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Discipline is a subject more referred to than examined in the history of Zimbabwe’s liberation war. While there are references to the administration of punishment in specific circumstances or, more often, contemptuous remarks by Rhodesian soldiers regarding the unprofessional conduct of guerrillas in general, few studies have investigated the systematic deployment of disciplinary structures in Zimbabwe’s guerrilla movements.

Drawing on internal sources, this article explores this subject by focusing on the Zimbabwe National Liberation Army (ZANLA), the armed wing of the Zimbabwe African National Union (ZANU), in the 1960s and 1970s. These sources show that there was a thin line between the party and its army.

The rules governing both were mutually interchangeable under the principle that the ‘vanguard party’ should guide the gun. The orthodox view regarding the ‘triumph of the military’ in ZANU is confirmed, but the article goes further to demonstrate how the ZANU High Command gained the capacity to determine the management of discipline and the administration of punishment such that it was, in practice, the gun that guided the party.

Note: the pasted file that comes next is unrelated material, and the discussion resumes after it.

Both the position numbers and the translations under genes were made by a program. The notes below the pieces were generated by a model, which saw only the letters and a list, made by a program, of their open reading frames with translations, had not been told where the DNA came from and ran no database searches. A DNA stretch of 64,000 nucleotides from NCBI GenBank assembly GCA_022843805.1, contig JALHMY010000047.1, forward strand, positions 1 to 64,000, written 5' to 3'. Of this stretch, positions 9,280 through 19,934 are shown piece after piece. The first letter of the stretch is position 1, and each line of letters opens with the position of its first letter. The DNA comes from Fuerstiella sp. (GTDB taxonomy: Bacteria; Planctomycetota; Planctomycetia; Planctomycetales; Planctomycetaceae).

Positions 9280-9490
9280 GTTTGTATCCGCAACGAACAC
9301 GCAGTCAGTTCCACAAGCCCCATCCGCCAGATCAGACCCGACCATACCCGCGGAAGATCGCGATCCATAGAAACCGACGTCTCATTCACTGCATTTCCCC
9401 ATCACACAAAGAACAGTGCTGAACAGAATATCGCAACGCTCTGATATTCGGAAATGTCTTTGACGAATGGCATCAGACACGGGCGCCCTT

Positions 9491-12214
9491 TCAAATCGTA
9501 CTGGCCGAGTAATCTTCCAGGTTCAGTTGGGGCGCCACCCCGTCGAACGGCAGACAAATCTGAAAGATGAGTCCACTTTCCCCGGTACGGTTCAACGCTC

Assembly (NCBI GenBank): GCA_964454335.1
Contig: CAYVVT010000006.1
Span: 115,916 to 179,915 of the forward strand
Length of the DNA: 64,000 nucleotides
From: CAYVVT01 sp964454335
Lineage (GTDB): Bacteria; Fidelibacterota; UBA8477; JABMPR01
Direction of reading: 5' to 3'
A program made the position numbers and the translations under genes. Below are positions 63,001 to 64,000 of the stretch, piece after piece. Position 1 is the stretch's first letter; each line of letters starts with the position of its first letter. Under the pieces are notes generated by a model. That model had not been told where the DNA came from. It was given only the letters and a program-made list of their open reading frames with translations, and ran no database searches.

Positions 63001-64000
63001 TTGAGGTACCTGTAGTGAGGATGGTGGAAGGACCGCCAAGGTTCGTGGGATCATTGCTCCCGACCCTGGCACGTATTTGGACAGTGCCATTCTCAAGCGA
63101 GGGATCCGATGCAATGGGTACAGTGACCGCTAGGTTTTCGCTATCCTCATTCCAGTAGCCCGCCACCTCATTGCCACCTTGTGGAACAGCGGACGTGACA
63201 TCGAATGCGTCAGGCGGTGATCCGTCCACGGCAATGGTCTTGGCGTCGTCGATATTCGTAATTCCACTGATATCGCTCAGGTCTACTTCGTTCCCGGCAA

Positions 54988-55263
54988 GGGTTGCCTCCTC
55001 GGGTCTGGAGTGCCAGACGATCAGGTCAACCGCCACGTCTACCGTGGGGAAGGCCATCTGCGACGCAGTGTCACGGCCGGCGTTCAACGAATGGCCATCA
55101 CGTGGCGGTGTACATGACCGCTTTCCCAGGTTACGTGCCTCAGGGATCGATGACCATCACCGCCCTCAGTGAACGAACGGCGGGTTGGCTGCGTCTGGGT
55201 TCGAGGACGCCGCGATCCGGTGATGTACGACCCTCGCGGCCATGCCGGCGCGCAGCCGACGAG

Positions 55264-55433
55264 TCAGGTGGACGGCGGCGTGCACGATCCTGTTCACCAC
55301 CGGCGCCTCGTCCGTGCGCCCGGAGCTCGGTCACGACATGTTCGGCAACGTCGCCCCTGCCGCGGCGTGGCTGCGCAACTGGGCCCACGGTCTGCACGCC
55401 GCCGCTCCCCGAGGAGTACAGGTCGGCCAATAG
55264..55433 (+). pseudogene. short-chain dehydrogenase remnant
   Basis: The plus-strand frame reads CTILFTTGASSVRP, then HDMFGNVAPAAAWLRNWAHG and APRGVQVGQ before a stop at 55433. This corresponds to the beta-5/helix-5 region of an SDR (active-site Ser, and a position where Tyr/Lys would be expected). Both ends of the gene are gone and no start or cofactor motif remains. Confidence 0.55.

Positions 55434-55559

With time ZANU became highly militarized. The article identifies three phases of this process. Towards the end of the war, and after ZANU and ZANLA had undergone a series of internal crises, they faced a serious challenge of ‘anarchism’ in the operational zones.

This required ZANU’s renewed Central Committee to organize a strategy to restore order. This strategy, spearheaded by the Departments of Defence and of the Commissariat, inadvertently elevated these two units as the party’s most influential and powerful organs, a legacy that haunts ZANU to this day.

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